Churches are opening their doors after mosques were told to close for security issues in the wake of the Christchurch, New Zealand, terrorist attacks. Mosques are receiving messages of solidarity and flowers. A fundraiser for the victims is nearing $400,000. And a UK-based national forum for Christian-Muslim engagement is calling on Christians to go along to Friday prayers at their local mosques – a call the archbishop of Canterbury endorsed.
These are only a few examples of how people and institutions are showing solidarity and offering help to Muslim communities all over the world after Friday’s shooting attacks on two Christchurch mosques that killed at least 49 people and seriously injured 20 others.
In some of the worst terror attacks and mass shootings of recent years, Muslim communities have stepped up to help in different ways. In the aftermath of October’s Tree of Life Synagogue shooting in Pittsburgh, for example, the Muslim-American nonprofit groups CelebrateMercy and MPower Change launched a crowdfunding appeal that raised thousands for the victims.
They are opening their doors
Immediately after Friday’s attacks in Christchurch, the Te Atatū Baptist Church in Auckland, New Zealand, announced on Facebook it was opening its doors to Muslims because mosques had been closed.
“Tonight we will open up The Meeting Place from 7pm to 8pm for prayer for Christchurch. Come and light a candle, say a silent prayer and stand with our fellow kiwis. All welcome,” the post said.
“We especially invite the Muslim community whose mosques have been closed, to come and join us tonight.”
Other landmark churches, such as St. Paul’s Cathedral in London, said it was offering prayers during daily services for those affected by the shootings in New Zealand. “We pray too for our Muslim friends and (neighbors) here and around the world,” the church said on Twitter.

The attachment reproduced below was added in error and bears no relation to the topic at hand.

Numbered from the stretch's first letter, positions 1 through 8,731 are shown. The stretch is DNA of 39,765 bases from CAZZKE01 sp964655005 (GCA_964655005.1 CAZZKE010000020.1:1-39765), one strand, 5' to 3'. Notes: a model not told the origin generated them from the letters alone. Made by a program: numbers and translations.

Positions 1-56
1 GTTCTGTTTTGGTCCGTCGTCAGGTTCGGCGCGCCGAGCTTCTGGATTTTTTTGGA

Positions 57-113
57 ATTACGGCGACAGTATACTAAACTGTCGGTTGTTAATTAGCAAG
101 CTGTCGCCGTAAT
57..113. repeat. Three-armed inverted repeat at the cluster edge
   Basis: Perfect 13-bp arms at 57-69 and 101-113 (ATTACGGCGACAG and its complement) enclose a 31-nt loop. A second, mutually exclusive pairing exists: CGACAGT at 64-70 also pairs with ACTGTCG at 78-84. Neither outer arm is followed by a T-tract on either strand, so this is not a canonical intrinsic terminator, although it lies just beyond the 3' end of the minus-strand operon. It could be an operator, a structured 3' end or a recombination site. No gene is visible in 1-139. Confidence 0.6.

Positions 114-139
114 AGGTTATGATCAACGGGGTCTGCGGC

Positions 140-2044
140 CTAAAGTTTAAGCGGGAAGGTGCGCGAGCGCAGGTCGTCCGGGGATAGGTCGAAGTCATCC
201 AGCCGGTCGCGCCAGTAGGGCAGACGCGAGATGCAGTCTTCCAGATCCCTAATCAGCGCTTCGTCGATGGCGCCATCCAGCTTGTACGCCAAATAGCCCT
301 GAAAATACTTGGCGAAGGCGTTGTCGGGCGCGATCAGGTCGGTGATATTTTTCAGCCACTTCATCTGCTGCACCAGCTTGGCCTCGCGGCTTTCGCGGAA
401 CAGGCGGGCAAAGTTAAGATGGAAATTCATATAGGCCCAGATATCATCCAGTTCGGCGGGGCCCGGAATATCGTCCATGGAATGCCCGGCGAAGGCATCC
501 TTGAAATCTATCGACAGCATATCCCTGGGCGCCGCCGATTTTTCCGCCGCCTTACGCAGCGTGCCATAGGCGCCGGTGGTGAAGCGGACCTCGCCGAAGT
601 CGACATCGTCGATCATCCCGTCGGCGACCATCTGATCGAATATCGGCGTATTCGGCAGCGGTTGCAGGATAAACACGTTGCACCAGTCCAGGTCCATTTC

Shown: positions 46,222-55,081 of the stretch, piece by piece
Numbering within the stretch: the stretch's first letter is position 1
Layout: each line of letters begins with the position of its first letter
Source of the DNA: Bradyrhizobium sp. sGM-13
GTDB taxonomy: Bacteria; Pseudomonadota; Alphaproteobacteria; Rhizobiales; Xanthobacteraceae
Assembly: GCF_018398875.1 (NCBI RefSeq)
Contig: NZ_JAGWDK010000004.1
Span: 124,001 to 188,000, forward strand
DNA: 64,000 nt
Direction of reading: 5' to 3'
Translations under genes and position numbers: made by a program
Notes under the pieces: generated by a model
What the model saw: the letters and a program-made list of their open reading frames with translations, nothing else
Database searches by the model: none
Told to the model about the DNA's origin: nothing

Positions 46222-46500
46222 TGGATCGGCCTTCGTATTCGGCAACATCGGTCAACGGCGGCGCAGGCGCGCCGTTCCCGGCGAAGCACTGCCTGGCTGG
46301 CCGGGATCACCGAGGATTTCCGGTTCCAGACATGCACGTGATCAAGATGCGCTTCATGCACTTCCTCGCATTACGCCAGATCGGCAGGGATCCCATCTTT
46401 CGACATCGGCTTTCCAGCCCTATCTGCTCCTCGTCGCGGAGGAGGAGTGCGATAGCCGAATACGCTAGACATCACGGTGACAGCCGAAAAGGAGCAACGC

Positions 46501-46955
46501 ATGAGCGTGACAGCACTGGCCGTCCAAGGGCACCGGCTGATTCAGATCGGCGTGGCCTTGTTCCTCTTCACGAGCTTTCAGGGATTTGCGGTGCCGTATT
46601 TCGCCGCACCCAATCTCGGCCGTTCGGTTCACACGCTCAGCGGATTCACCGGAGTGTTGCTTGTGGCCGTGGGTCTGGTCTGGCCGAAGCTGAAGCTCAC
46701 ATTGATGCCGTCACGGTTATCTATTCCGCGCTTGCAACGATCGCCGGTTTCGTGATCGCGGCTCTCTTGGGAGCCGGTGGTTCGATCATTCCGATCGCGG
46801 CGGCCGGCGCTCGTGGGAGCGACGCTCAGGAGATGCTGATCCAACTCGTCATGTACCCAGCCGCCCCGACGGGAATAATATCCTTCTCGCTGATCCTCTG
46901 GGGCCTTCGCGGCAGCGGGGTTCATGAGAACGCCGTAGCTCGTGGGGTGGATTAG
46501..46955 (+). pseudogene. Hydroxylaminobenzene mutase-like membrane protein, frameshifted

The UK’s national forum for Christian-Muslim dialogue, the Christian Muslim Forum, called on Christians to go to Friday prayers at their local mosques “to stand in solidarity.”
“The devastating attacks in Christchurch bring us together in grief and in our determination to fight hatred with friendship,” it announced on Twitter with the hashtag #WeStandTogether.
“Churches are visiting mosques across the country today in solidarity,” the group told CNN. The message was retweeted in support by Justin Welby, the archbishop of Canterbury.
They are expressing solidarity
People started writing supportive messages using the hashtag #TheyAreUs to signal that Muslims are welcome in New Zealand. The phrase gained traction after New Zealand Prime Minister Jacinda Ardern used the words when discussing the attack on Friday.
Ardern said migrants and refugees could have been caught up in the attack.
“They have chosen to make New Zealand their home and it is their home. They are us,” she said. “The person who has perpetuated this violence against us is not.”
They are holding vigils
Meanwhile, peaceful vigils are already being held in New Zealand and across the UK.
People also are leaving messages of support and flowers at the entrance of mosques, including the Finsbury Park mosque in north London, the target of a June 2017 terror attack that left one Muslim worshipper dead.
Meanwhile, the New Zealand Council of Victim Support Groups, a local charity, has launched a crowdfunding effort for the victims that is nearing $400,000.
In another show of solidarity, the New Zealand Jewish community shut its synagogues on Shabbat for the first time, according to a tweet by Isaac Herzog, head of the Jewish Agency for Israel.